Modules are powerful tools, but they are admittedly somewhat heavy. Though one could imagine improving the situation syntactically, I do think that the main issue is semantics. In my current project I’m dealing with a large number of “algebras” that may be arbitrarily nested so there is a potential infinity of “number types” and operators on them. Though modules provide exceptionally good abstraction capabilities to deal with this case in a safe and sound way, having to explicitly parameterize code over these algebras is not only tedious but also quite difficult if you want to hide as much as possible of this tediousness from the end user.

I don’t know what the current state of modular implicits is, but have good reason to believe that they could greatly ameliorate the situation. Crossing my fingers that they will make it into the compiler this year…

This is different. Modules may define languages, syntaxes or notations, whatever you name it. And this is the case when you need to open it, and be aware that the context of an opened module is now evaluated in a different language, i.e., a DSL. So what I’m suggesting is that we shouldn’t mix normal (non DSL, non-operator) functions, that should always be accessed via the dot notation and operators.

A good module design can solve the problem partially. My approach is the following. When a module defines an algebra, then it defines all the expected operators for this algebra in the scope of the module. Additionally, a Syntax (or Notation) module is also defined that defines only operators. So that, you can open Float.Syntax if needed. Basically, the Syntax submodule is a subtype of the whole module as it exports on part of it.

Also, how do you think your notation will scale. For example, I’m using bitvectors a lot, and they define a common machine integer interface, like addition, subtraction, etc. Here is the minimal set of operators:

module Syntax : sig
val ( ~-) : t -> t
val ( + ) : t -> t -> t
val ( - ) : t -> t -> t
val ( * ) : t -> t -> t
val ( / ) : t -> t -> t
val (mod) : t -> t -> t
val (lor) : t -> t -> t
val (lsl) : t -> t -> t
val (lsr) : t -> t -> t
val (asr) : t -> t -> t
val (lxor) : t -> t -> t
val (land) : t -> t -> t
end

And usually, when I implement an algorithm using a particular bitvector implementation I don’t want to use some of them, I need all. So will it look like this?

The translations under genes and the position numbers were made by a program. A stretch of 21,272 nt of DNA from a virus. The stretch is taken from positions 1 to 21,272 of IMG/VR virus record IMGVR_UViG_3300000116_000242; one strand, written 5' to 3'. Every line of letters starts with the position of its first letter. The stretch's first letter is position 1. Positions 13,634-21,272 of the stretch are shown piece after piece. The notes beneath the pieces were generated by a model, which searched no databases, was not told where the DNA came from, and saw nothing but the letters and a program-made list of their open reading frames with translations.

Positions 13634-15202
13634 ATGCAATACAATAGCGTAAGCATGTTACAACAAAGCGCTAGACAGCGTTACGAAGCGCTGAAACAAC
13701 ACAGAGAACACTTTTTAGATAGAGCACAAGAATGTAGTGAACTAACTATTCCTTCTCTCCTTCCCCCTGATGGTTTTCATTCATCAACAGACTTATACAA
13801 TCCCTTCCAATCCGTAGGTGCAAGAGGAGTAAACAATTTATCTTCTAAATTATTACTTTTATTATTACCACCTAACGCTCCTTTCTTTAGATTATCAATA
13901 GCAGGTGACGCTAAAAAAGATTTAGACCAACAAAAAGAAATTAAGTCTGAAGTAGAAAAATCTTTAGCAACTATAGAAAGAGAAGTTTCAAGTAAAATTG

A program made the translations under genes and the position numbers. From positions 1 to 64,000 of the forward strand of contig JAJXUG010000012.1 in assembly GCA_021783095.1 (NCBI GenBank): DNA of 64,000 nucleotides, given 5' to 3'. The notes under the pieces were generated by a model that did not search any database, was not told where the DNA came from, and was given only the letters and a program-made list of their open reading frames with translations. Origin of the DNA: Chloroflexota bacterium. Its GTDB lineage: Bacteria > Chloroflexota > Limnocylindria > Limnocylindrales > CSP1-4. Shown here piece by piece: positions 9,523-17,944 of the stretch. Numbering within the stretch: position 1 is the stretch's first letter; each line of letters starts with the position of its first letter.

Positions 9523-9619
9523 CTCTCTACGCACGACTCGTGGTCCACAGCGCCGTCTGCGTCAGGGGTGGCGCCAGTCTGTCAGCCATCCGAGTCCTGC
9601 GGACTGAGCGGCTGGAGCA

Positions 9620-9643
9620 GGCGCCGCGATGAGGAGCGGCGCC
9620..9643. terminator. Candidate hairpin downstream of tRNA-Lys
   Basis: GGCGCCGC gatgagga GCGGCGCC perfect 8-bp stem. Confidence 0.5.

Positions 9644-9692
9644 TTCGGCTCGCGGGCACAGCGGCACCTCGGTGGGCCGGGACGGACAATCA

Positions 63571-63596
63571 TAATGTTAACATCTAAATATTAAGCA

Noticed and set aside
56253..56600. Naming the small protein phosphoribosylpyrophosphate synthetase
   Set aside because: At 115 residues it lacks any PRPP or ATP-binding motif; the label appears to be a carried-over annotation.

open Bitvector.Syntax[~-;+;-;*;/;mod;lor;lsl;lsr;asr;lxor;land]

I would prefer either open (Bitvector : Integer.S) or open Bitvector.Syntax here.

In general, I agree with you, that the module level language in OCaml is very heavy, I would say even Adish. And it is very annoying to create lots of intermediate modules and module types, and give them names. And there are some annoying constraints (like that we can’t actually do open (Bitvector : Integer.S) however we can do include (Bitvector : Integer.S). It is also very annoying to combine several modules or signatures. It would be much nicer to write Comparable <+ Integer <+ Serializable (or something like this, in fact just adding an ability to pass several identifiers to open and include will already help us a lot). And, unfortunately, OCaml chose fibration instead of parametrization to represent families of signatures, that also impedes composability of signatures. All these lead to bad design, where we have overblown signatures that are hard to compose. This is the root of the problem. So that’s why I was saying that you’re trying to address a wrong problem - you trying to protect yourself from badly designed modules (that are not modular anymore, in fact) by using this small shields [do,not,pollute,my,namespace] though the real problem is that modules weren’t defined correctly on first hand.

I read the thread, and I hope, I didn’t offend anyone with my reaction. I just strongly disagree with the general approach, because I have my own opinion on modularity, algebras, and existentials. I believe, that if a module defines some algebra, then this algebra should be first specified as a signature. Opening anything that doesn’t have a named signature is wrong (and in an ideal language should not be possible). Once you need to switch your context into a different notation, like you’re switching your layout to a different language, the notation should come in the all-or-nothing principle. You shall not try to pick only some operators from an embedded language and mix at the same namespace operators from different languages.

I was confused by this thread. I was not convinced by the proposal but failed to grasp up to now what bothered me. It seems appealing at first. Afterall, most languages offer partial imports, and I have already been trapped by name captures. But all the examples are artificial with several definitions of foo functions. Taking the concrete example of an algebra and infix notation make the point clear.

We shall not mix overlapping notations from different algebra or modules.